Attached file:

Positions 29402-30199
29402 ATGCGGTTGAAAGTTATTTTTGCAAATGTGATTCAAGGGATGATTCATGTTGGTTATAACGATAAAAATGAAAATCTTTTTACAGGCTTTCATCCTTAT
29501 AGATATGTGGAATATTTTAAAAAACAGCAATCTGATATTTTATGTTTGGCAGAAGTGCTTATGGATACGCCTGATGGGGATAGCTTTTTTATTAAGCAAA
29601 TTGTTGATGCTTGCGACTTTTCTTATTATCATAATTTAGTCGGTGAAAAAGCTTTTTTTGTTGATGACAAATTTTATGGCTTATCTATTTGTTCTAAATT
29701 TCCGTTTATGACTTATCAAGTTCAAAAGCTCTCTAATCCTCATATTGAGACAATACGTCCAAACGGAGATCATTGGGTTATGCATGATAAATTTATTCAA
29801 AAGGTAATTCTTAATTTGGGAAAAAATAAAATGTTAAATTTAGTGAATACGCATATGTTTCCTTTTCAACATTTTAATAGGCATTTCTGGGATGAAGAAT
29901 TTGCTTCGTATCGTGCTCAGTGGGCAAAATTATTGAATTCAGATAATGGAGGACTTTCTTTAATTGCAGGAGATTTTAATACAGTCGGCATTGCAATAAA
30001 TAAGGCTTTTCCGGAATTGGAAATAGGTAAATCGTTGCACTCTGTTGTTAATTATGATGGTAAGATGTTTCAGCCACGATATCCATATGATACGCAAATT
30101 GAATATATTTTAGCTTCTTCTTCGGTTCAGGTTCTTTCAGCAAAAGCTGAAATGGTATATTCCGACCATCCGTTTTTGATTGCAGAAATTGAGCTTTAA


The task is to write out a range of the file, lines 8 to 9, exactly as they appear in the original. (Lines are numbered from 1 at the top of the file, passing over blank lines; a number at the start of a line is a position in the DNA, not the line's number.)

30001 TAAGGCTTTTCCGGAATTGGAAATAGGTAAATCGTTGCACTCTGTTGTTAATTATGATGGTAAGATGTTTCAGCCACGATATCCATATGATACGCAAATT
30101 GAATATATTTTAGCTTCTTCTTCGGTTCAGGTTCTTTCAGCAAAAGCTGAAATGGTATATTCCGACCATCCGTTTTTGATTGCAGAAATTGAGCTTTAA